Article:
What It's About

TRIBEWORK is about consuming the process of life, the journey, together.

Monday, September 30, 2013

Being Real About Disguises for Sadness

Sadness isn’t always readily apparent, but frustration, annoyance and anger or pretending to be happy when we’re not may often be. Sadness, potentially, underlies the negative emotions of life. These are times when we cannot control life, and, beyond the logical mind that knows that control isn’t the point, we still want to control it. These are times when we’re devoid of protection to deny; when we’re stripped bare; when we take things honestly but painfully. Yes, when we take pretence away, the soul unembellished, there is sadness. And we can grow to welcome it.
This, we don’t need to run from.
This, we don’t need to fear.
Touching this is part of our healing — an ongoing process with no ultimate destination this side of eternity. We can only hope we remain open enough when negativity strikes, because sadness will often underpin it. Sadness seeks consolation. We can console ourselves and seek the consolation of others.
Digging Deeper Down To Our Sadness
There’s plenty of theory suggesting we have repressed selves where experiences too dark were tidily shelved away, because we had no way to cope with them, or because we were told they were too dirty — causing us to shamefully forget them.
Deep within our unconscious minds, no matter how well-adjusted our upbringings were, resides a meaningful sadness that invites us to touch it. Doing such a thing, however, requires a rudimentary, tenacious sort of courage. Things buried so deep were put there because of the pain involved. But having the courage to go down there — something all of us are capable of — is to be richly rewarded.
Digging deeply down to our sadness, reliving the darkest areas of our lives, redeems a feature of life we can acknowledge if we choose to. Nothing there is rightfully shameful or guilt-inflicting, though we may feel these very emotions. Logically, we spend time accepting those parts of ourselves we’re most sad about.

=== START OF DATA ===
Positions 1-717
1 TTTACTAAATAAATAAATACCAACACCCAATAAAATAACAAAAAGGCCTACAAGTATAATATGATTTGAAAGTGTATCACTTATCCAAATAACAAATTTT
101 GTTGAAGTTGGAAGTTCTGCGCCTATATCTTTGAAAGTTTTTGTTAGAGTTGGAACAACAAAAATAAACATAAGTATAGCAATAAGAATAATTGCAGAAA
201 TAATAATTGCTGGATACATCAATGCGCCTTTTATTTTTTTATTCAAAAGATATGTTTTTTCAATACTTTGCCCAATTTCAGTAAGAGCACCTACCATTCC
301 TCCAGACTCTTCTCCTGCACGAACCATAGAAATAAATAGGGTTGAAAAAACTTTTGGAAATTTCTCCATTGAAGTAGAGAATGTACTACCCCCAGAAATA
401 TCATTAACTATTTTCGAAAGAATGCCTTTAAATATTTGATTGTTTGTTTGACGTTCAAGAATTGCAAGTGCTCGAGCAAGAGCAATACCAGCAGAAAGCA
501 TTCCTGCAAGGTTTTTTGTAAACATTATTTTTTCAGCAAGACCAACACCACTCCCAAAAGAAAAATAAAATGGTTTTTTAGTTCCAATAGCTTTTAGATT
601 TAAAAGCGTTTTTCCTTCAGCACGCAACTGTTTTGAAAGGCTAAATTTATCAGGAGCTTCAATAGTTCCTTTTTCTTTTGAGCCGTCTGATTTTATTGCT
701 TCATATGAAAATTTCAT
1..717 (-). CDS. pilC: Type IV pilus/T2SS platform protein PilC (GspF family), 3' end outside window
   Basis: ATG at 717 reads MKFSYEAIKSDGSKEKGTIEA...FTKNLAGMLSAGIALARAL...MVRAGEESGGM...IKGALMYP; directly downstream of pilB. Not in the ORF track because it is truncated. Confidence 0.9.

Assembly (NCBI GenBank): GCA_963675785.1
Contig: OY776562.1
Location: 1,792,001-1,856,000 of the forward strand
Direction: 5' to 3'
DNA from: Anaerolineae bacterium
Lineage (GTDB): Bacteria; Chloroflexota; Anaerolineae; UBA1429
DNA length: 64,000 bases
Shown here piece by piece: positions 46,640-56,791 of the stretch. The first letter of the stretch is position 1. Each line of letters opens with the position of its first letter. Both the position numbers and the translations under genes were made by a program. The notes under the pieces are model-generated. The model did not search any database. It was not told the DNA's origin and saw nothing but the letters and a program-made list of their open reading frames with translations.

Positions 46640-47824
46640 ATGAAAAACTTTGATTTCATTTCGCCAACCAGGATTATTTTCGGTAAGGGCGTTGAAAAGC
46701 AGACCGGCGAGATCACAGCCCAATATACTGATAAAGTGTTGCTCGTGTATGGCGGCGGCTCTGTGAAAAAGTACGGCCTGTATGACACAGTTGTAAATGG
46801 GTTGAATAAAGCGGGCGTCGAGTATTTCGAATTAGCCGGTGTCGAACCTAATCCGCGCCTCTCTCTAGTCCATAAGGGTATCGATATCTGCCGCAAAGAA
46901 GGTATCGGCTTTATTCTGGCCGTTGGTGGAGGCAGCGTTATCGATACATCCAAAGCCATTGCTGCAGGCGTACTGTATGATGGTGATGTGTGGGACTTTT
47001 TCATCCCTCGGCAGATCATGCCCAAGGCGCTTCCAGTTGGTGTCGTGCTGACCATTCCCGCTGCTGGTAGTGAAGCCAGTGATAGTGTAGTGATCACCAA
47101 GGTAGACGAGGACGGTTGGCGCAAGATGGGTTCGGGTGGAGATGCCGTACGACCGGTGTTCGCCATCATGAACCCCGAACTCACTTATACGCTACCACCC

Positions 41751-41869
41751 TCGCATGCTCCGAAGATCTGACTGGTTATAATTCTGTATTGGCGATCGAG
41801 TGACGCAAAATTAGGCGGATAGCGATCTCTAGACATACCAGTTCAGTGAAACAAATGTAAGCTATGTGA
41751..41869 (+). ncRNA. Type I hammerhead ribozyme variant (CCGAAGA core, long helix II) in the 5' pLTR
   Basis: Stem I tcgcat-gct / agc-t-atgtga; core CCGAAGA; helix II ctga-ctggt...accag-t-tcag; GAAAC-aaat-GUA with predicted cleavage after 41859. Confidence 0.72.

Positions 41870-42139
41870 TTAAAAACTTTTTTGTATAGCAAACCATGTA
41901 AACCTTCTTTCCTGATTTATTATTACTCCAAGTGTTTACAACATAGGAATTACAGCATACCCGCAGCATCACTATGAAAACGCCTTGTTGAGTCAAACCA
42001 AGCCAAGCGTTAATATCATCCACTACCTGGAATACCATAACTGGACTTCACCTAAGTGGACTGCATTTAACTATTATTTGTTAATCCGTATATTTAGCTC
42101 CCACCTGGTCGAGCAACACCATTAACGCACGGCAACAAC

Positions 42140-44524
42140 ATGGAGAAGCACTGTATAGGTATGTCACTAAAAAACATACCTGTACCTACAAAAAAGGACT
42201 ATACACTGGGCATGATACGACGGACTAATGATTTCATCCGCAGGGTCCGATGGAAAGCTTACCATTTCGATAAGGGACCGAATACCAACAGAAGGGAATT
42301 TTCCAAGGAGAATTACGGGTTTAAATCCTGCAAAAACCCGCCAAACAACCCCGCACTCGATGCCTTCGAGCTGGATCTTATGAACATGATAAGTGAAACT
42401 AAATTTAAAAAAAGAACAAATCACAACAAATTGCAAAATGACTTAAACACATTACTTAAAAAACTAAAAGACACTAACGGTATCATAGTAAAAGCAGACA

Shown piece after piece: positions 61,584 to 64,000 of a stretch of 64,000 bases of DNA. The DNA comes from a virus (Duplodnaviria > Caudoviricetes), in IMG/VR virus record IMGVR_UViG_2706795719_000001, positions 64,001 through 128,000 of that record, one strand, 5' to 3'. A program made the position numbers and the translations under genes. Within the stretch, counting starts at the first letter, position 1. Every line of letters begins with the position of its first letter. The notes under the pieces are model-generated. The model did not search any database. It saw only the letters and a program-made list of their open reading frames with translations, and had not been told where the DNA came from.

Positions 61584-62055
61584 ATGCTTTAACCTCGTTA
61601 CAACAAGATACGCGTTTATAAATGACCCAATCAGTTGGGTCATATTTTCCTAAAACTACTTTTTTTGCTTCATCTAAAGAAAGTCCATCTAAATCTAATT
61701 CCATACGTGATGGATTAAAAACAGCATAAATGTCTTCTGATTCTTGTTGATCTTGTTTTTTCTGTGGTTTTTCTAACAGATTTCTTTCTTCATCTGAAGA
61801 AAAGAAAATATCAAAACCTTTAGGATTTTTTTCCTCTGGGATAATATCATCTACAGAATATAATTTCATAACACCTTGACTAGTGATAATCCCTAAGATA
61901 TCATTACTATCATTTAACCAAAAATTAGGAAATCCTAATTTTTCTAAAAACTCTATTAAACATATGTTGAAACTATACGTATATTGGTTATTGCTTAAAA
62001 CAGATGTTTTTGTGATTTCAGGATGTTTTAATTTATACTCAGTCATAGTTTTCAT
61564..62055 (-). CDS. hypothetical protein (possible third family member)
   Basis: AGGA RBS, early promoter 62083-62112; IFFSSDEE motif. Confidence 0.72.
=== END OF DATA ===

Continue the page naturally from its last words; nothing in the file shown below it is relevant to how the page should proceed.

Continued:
Other Things Revealing Sadness
Many of our most negative emotions are a cover for deeper sadness; anger, anxiety, even pretentious happiness.
These negative emotions are a trigger for deeper exploration.
When we’re in a mood, instead of allowing it to continue, we can enquire of our state of mind and heart beneath; just to see if the mood reveals a deeper lack, for they often do.
There are times when genuine sadness strikes at a very conscious level; again, we must honour such sadness, allowing ourselves time out — to be gentle with ourselves.
Negative emotions like anger, much everyday anxiety, and even showy happiness are often a cover for sadness at a deeper level. Everyone has sadness and it’s okay. Enquiring of our negative emotions to check for sadness, and to be there for ourselves, validates such sadness. We don’t feel so lonely or helpless.
© 2013 S. J. Wickham.

Friday, September 27, 2013

Overcoming the Soul Frustration In Depression

The consummation of a soul is a meeting with God – face to face, as it were – where, for one split second, we gain the spiritual wherewithal to know God is (or was) with us.
We know God’s presence has licked the innermost corner of our souls in this:
“Beauty of whatever kind, in its supreme development, invariably excites the sensitive soul to tears.”
— EDGAR ALLAN POE (1809–1849)
But there is also something that takes us away from this enjoyment of God by the manifestation of us, individuals, greeting our souls. When we enjoy such supremely developed beauty – like Pachelbel Canon in D – we have the very vehicle that takes us into the Holy of Holies, by the agency of our human-seeking-divine spirituality.